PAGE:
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How will NY’s new Sick Leave Law affect your business?

How will NY’s new Sick Leave Law affect your business?

On Sept. 30, a new state law – the New York State Sick Leave Law (NYSSL) – went into effect, mandating ALL businesses in New York – regardless of size – offer some amount of sick time to employees.On that same date, employees across the state started accruing this sick time – which can be paid or unpaid depending on business size and revenue – at a rate of one hour per 30 hours worked.

We have a simple question for you – Is your business prepared?

Two of our Chamber Members – Complete Payroll & Paychex – have been fielding many calls from local employers with questions about this new law.

“The way that it’s rolled out, every employee is eligible for the sick time whether they are full-time or part-time,” explained Rob Kropczynski, Regional Manager of Complete Payroll. “If you have a current policy in place that meets or exceeds the new mandate, that’s good. You just need to make sure you’re meeting all of the points.”

So what are the points?

  • All employees – full and part-time – started accruing sick time as of Sept. 30 at a rate of one hour per 30 hours worked.
  • For businesses with four (4) employees or less, the sick time does not have to be paid. However, if that business makes more than $1 million in revenue, employees must be given up to 40 hours of paid sick time.
  • Businesses with five (5) to 99 employees must provide up to 40 hours of accrued paid sick time. If employees accrue more, the business only has to pay for 40 hours. The amount of revenue doesn’t matter.
  • Businesses with 100 employees or more must offer 56 hours of paid sick time, regardless of revenue. This applies to non-profit organizations as well.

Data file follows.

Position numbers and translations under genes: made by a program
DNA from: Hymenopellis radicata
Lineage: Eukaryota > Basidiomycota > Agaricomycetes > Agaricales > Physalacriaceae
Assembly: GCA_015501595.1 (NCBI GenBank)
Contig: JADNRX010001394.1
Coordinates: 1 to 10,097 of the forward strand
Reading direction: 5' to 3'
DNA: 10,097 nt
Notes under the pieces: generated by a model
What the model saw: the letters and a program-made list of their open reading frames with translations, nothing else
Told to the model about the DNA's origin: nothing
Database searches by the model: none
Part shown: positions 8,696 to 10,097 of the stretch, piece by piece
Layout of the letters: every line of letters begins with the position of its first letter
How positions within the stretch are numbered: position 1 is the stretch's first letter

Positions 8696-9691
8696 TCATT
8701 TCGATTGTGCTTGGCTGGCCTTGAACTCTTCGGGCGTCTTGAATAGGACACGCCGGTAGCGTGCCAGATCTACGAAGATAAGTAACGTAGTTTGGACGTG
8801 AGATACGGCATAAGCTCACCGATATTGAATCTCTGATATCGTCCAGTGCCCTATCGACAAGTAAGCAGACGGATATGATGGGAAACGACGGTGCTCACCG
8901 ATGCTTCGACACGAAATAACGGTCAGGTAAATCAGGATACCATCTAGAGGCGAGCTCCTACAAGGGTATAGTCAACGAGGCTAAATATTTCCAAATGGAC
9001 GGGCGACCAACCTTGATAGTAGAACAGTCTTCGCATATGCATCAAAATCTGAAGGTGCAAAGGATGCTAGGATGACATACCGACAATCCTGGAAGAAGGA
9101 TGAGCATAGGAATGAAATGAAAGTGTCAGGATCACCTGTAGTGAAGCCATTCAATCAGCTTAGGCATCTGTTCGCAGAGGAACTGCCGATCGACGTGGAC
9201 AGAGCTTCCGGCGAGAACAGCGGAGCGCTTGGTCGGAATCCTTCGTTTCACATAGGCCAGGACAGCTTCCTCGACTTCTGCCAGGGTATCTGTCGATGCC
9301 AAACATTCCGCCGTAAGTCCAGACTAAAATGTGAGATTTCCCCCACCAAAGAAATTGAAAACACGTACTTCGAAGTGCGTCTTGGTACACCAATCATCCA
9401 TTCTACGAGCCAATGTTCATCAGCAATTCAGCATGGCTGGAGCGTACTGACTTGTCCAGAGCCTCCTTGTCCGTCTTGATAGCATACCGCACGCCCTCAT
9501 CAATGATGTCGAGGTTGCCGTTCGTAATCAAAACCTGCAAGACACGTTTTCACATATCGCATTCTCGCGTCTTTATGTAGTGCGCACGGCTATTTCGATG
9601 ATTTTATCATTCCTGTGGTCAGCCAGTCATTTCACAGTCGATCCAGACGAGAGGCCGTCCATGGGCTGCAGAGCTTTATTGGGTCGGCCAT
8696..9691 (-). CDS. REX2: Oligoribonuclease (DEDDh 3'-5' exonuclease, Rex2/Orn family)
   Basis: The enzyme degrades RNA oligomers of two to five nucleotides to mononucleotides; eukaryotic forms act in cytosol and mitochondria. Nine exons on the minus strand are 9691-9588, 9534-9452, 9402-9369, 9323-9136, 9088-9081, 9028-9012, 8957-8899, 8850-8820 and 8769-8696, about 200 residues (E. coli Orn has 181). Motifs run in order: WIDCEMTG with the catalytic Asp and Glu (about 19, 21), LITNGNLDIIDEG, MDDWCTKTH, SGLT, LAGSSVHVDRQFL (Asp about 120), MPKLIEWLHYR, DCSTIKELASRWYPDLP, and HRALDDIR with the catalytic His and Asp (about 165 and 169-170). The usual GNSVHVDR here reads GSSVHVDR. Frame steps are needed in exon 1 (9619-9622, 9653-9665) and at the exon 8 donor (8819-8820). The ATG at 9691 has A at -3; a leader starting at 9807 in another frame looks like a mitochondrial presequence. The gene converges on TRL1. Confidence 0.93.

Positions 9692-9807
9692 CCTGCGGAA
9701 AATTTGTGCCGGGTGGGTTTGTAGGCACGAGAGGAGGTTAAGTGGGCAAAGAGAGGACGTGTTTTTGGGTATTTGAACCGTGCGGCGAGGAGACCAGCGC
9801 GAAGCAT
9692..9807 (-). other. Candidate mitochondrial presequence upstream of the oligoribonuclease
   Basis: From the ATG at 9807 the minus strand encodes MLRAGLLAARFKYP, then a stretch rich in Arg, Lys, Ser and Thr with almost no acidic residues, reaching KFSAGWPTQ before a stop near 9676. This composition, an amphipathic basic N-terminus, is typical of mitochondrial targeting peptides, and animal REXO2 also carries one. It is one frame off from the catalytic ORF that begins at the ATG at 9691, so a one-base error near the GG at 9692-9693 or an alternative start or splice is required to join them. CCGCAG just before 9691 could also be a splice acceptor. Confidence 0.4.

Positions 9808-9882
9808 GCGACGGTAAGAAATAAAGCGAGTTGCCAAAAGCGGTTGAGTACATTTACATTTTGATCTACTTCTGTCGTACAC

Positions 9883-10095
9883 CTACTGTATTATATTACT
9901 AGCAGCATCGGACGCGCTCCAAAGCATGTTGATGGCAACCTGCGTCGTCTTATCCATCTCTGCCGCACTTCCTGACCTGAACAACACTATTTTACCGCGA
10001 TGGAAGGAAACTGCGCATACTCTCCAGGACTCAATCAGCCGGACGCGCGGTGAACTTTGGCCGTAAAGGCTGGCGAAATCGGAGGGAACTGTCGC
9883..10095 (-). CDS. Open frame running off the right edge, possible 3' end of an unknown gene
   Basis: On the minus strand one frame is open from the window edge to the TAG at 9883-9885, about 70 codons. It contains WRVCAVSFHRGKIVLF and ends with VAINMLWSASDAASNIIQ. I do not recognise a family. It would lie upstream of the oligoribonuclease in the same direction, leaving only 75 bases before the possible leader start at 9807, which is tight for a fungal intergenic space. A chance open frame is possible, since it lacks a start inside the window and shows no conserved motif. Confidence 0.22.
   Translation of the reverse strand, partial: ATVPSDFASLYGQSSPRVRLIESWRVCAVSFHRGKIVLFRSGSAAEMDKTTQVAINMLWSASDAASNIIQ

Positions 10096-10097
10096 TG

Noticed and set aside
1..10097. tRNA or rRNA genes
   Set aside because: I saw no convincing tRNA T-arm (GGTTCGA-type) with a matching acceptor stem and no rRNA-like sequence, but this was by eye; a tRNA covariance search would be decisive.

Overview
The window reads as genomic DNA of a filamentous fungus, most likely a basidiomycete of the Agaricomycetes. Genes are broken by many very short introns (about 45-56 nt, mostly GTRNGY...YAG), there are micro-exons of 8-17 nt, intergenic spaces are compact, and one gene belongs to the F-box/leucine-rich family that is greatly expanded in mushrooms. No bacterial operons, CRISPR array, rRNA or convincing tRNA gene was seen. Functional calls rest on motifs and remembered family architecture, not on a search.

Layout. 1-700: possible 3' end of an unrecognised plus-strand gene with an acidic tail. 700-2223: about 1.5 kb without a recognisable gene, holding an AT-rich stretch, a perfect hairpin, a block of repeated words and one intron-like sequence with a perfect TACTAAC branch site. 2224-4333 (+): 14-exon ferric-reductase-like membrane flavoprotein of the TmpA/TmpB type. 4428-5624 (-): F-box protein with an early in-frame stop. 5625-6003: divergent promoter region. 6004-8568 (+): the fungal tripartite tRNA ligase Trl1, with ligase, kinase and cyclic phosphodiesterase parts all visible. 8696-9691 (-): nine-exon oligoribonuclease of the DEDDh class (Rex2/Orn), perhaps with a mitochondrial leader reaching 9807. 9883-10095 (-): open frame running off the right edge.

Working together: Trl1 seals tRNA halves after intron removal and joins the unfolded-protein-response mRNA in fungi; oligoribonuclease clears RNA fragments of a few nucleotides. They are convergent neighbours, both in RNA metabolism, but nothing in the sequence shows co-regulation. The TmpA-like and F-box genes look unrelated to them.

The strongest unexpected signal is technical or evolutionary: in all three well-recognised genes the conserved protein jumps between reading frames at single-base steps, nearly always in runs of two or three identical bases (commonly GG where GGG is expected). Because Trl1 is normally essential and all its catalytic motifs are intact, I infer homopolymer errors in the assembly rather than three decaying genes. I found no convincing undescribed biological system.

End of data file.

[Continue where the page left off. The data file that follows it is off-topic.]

• Employers can set a minimum number of hours an employee can take in one day, which cannot exceed four (4) hours.
  • Employers can ask for sick time requests in writing, but cannot ask for employees to disclose confidential information or the underlying reasons.
  • Employers cannot threaten or retaliate against employees who use their sick time.

According to Charlotte Cowley, a Payroll Consultant with Paychex, this sick time can be carried over year to year. “However, employers with fewer than 100 employees may limit an employee’s use of sick leave to 40 hours per year, and employers with 100 or more employees may limit use to 56 hours per year,” she said.

She also said that while employees accrue sick time, an employer can choose to provide their staff with the entire amount of leave at the beginning of the year. Another thing to be aware of is that this law allows employees to use the time for more reasons than just illness.

NYSSL can be used for:

  • Employee’s mental or physical illness, or injury, or diagnosis, care, treatment, or preventive care for employee’s mental or physical illness or injury;
  • Covered family member’s mental or physical illness or injury or diagnosis, care, treatment, or preventive care for a covered family member’s mental or physical illness or injury;
  • Absences related to employee’s status as a victim of domestic violence, family offense, sexual offense, stalking, or human trafficking; or
  • Absences related to a covered family member’s status as a victim of domestic violence, family offense, sexual offense, stalking, or human trafficking.

For more information on this law or for a review of your current policy, please feel free to contact representatives from either Complete Payroll or Paychex. Both companies are members of the Greater East Aurora Chamber of Commerce. Contact information can be found below, as can links to more information.

Complete Payroll
Maria Frungillo-French
Account Executive
www.completepayroll.com
mfrungillo-french@completepayroll.com
(607) 661-3477

More information from Complete Payroll on the New York State Sick Leave Law is available on the company’s blog. Here’s a short video to learn more about Maria.

Paychex, Inc.
Charlotte Cowley
Payroll Consultant
www.paychex.com
ccowley@paychex.com
(585) 245-2355

For more information about the law, please check out this article from Paychex.

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